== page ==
there is considerable overlap between our membership and
   your subscriber list, it might be a good idea to post an item on
   The E-sylum alerting those members to the online availability
   of the rules. That might give them a little extra time to prepare
   their entries. All entries must be received by June 21, so time
   is obviously of the essence."

   [The NLG is a separate organization from NBS, but as Ed
   notes, there is a lot of overlap in our organizations.  For more
   information on NLG and the Writer's contest, see their web
   site at:


   This week Reuters reported that: "A collection of long-lost
   papers giving a rare glimpse into the private life of Sherlock
   Holmes' creator, Sir Arthur Conan Doyle, was sold at auction
   in London for almost $1.7 million Wednesday.

   The sale took place against the against the backdrop of the
   bizarre death of a leading Holmes expert, who had opposed
   the sale and was found strangled two months ago."

   "Correspondence with Winston Churchill, Oscar Wilde and
   Theodore Roosevelt were also included in the sale.

   "Richard Lancelyn Green, a former chairman of the Sherlock
   Holmes Society and vociferous opponent of the sale, was
   found garroted with a shoelace in his London home two
   months ago.

   Lancelyn Green had become increasingly agitated and worried
   for his safety in the days before he died, an inquest into his
   death heard. The coroner in the case recorded an open verdict,
   meaning he did not conclude how the scholar died."

   To read the full story, see:

   [Several Sherlock Holmes stories have numismatic connections,
   which we're discussed before in The E-Sylum.  -Editor]


   In response to last week's mention of master counterfeiter
   Mark Hofmann, Ed Snible writes: "Hofmann was the subject
   of at least three books: "Salamander: The Story of the Mormon
   Forgery Murders";  "A Gathering of Saints: The True Story
   of Money, Murder, and Deceit"; and "The Mormon Murders"."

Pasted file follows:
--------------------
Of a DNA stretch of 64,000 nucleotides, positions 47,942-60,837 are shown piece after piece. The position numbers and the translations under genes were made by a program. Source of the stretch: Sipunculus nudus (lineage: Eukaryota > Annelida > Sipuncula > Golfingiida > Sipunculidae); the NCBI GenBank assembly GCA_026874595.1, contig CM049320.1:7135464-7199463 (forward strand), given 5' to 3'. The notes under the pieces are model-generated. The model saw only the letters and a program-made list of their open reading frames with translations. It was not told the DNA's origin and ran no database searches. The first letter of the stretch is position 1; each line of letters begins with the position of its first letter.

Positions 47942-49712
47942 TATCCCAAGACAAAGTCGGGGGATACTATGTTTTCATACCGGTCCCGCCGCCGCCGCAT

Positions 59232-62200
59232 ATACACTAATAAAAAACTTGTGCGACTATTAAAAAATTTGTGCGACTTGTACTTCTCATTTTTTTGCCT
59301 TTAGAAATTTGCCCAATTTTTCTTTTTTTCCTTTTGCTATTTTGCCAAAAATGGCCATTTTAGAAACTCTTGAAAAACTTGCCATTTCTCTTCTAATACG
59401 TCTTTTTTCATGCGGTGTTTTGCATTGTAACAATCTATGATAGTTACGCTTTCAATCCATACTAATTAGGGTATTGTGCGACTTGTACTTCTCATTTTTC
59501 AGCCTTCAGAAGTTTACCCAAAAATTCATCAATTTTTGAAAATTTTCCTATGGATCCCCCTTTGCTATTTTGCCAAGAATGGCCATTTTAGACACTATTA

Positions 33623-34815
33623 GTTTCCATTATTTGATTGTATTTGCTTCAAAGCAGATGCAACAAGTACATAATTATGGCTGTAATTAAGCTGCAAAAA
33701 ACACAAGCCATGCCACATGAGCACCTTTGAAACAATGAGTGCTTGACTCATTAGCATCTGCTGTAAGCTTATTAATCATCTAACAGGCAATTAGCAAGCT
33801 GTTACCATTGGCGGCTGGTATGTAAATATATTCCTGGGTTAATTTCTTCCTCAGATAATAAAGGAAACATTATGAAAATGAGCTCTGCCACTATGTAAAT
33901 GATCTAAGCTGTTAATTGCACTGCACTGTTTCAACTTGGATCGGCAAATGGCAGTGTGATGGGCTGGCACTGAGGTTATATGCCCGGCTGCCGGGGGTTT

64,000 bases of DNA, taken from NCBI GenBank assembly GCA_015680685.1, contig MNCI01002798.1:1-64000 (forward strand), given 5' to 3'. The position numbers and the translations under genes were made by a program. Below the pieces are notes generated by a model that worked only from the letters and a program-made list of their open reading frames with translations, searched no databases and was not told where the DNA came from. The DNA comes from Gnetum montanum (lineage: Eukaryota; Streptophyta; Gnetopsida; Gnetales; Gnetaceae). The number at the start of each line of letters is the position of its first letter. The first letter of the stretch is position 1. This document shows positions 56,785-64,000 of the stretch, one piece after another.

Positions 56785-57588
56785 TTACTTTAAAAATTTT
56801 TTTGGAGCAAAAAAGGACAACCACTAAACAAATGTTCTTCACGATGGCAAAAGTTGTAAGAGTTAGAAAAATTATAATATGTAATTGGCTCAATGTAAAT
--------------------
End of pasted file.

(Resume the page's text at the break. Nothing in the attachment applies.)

Regarding the new book based on interviews with Hofmann,
   Becky Elizondo writes: "I read with interest the May 16, 2004
   issue regarding the soon to be published book by Chuck Larson.
   I don't know if he's written something new, but the following has
   been in the ANA library for some time. Mr. Larson used to have
   a website at and had the book for sale. I
   don't know if the site is still active. [It's not - Editor]

   Here is the ANA library listing.

   Larson, Charles Martin
   Numismatic forgery, an illustrated, annotated guide to the
   practical principles, methods, and techniques employed in the
   private manufacture of rare coins.

   N.p.,, 1995. 295p.

   [So it appears this manuscript has been floating around
   for a while.  This week I learned that copies of the Larson
   manuscript were viewed at one or more sessions of the
   American Numismatic Association's Summer Seminar
   Counterfeit Detection class.  This is apparently where the
   "already being used as a teaching aid for rare-coin collectors"
   blurb comes from.

   The book was advertised in a weekly coin publication
   last week, and I ordered and have already received my
   copy.  Rather than focusing on how to DETECT forgeries,
   the book appears to be a step-by-step instruction manual
   for MAKING forgeries, a very dangerous thing to put in
   the hands of the general public.  Although the ads for the
   book have already let the cat out of the bag, I won't
   publish any more details.  One person familiar with the
   manuscript called it "a how-to manual for every counterfeiter,
   forger and con artist out there who is lacking tools,
   techniques or tips in his quest to defraud the public. It is a
   complete course in coin (not paper) counterfeiting.
   Step-by-step, Counterfeiting for Dummies."

   My sources note that once ANA summer seminar
   staff realized how explicit and technical the book was in its
   descriptions, it was pulled from usage.  But if the ANA has
   decided to not promote the book, it's not doing a very good
   job - an ad for the book appears in the June issue of
   Numismatist, and as Becky pointed out, a manuscript (or at
   least an early draft of it) is listed in the library catalog and is
   presumably available to any member wishing to borrow it.

   Others will undoubtedly debate the merit of publishing and
   promoting this book, and good arguments can be made on
   either side of the issue.   The book itself is at once both
   fascinating and frightening.  As a bibliophile I just had to
   have a copy to read, but I hope it's no best-seller. -Editor]


   Regarding my question about the existence of the 1863 Yale
   coin collection catalogue, Bob Leonard writes: "A quick check
   of the ANS Library catalog revealed the following holding:

   Main Author:   Champion, Henry.
   Title:   Catalogue of the cabinet of coins belonging to Yale
   College, deposited in the college library.
   Publication Info:   New Haven, 1863.
   Extent:   47 p. ; 23 cm.
   Subject Info:
   Collections United States Connecticut New Haven Yale
   Year: 1863"

   William E. Metcalf, Curator of Coins and Medals, Yale
   University Art Gallery writes: "You asked about the
   bibliography concerning the Yale collection:

   ----, Catalogue of the Cabinet of Coins belonging to Yale
   College deposited in the College Library. New Haven:
   Tuttle, Morehousse & Taylor Printers, 1863. 48pp.